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The English Spinet II library out of the Edition Beurmann features an instrument built by Benjamin Slade in London around 1705. Slade's spinets were essential to the history of the instrument. He also had apprentices such as Thomas Hitchcock (see English Spinet library).
The sampled instrument shows the qualities for which Slade is known, offering a very sweet-sounding yet majestic and brilliant tone. Only one spinet and one harpsichord of his instruments has survived.
The spinet still remains in excellent condition in the collection of Andreas Beurmann and is fully playable despite its age. It is now available for the first time in the sampler within the English Spinet II library, presented in its original Valotti tuning at 410 Hz. Presets at 440 Hz are available as well.
Another peculiar feature of the Slade spinet lies in its broken octave in the lower region: The C#1 and D#1 keys consist of two parts, which expand the key range about two tones.
Like all spinets and harpsichords, the Slade is not touch-sensitive in the sense of a piano. However, even if the differences are minuscule, not any given note will sound exactly the same due to different resonances of body and strings.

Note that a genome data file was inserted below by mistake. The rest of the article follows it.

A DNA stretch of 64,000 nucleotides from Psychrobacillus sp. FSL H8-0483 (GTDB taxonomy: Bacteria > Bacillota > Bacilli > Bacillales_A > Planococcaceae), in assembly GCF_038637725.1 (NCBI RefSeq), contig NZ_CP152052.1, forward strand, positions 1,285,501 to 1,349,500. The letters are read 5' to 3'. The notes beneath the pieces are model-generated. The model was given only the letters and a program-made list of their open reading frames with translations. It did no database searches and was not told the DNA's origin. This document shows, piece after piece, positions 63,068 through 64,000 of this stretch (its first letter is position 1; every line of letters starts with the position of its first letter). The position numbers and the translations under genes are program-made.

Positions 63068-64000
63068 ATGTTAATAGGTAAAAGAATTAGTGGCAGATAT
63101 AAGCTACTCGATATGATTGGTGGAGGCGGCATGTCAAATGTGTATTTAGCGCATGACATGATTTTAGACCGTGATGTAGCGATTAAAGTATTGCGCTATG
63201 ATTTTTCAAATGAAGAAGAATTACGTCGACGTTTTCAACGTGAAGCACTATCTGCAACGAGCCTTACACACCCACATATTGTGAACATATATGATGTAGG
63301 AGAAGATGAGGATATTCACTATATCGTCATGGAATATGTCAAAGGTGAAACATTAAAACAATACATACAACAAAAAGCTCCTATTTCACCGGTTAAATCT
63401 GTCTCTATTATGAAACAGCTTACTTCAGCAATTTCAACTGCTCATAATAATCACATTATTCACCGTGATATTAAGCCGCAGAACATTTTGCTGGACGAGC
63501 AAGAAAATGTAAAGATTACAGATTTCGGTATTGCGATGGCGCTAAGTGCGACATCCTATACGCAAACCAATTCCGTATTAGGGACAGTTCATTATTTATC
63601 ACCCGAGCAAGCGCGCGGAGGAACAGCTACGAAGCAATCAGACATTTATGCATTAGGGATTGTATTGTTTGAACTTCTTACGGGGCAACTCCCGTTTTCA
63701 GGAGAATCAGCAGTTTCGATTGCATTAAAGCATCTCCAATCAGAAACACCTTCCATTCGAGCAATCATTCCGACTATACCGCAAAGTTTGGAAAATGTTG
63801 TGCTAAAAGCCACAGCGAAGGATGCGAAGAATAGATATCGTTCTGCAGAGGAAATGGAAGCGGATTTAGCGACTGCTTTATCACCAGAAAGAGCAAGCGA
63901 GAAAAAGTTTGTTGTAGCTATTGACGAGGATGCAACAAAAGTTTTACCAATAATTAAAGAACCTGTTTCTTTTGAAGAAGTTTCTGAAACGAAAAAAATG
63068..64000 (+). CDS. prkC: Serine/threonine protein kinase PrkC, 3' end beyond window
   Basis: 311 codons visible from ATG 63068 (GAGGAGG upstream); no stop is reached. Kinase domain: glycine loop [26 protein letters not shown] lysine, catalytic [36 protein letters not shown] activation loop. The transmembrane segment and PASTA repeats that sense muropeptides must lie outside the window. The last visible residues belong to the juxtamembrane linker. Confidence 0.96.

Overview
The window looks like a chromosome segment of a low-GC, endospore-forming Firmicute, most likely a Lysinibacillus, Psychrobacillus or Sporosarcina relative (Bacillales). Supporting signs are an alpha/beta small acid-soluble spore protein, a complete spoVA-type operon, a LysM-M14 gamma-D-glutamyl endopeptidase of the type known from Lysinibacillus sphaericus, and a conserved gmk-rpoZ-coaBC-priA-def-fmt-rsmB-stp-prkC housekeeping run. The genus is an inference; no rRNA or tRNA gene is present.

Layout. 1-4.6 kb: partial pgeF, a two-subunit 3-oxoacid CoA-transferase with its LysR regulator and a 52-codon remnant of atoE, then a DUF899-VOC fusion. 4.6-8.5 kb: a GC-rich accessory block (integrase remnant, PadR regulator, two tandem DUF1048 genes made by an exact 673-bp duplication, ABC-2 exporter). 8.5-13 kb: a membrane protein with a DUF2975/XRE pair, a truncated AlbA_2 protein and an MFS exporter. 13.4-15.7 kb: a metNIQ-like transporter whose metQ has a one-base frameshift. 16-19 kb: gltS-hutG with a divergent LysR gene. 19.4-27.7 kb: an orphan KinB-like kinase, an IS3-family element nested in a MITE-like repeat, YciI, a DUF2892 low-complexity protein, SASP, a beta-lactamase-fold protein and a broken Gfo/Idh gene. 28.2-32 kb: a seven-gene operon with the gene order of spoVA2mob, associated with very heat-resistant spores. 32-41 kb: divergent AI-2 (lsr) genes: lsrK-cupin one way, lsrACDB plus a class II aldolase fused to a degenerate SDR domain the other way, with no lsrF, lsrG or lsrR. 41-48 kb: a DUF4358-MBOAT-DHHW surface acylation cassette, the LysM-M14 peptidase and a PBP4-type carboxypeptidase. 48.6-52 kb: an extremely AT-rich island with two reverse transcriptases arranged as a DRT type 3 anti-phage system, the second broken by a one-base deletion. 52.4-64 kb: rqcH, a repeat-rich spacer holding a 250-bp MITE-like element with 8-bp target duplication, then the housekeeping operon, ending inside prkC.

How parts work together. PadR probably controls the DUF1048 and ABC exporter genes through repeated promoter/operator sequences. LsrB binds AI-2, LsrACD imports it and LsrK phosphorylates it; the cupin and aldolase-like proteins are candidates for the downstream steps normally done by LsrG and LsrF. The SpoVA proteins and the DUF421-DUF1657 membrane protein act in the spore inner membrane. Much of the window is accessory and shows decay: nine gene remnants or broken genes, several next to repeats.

Until now, many keyboards and samplers represented harpsichords by always triggering off the exact same digital sample, leaving a cold and sterile-sounding impression. In order to improve upon previous recreations and to pay tribute to the liveliness and depth of this antique instrument, Realsamples has captured 8 variations of each note.
The release sounds of the keys are also of major importance. What was originally side noise is now often overlooked and even simply left out in artifical simulations, resulting in a very abstract overall picture. Therefore, Realsamples recorded 4 release samples of each note.
To start right away, presets are available for all common sample formats including Halion, Kontakt2 and higher, EXS24 and GigaStudio3. The sample library consists of more than 600 single samples.
For the critical task of recording this spinet, realsamples employed custom-made Wagner U47w tube microphones in conjunction with Crane Song Flamingo preamps and Universal Audio 2192 digital converters to do the instrument justice. For maximum sound quality, they recorded in 192 khz/24 bits resolution, downsampled to 44.1 khz/24 bits.
In addition to the samples, the library contains essays from Professor Andreas E. Beurmann himself, explaining both the historical and musical background of the instrument.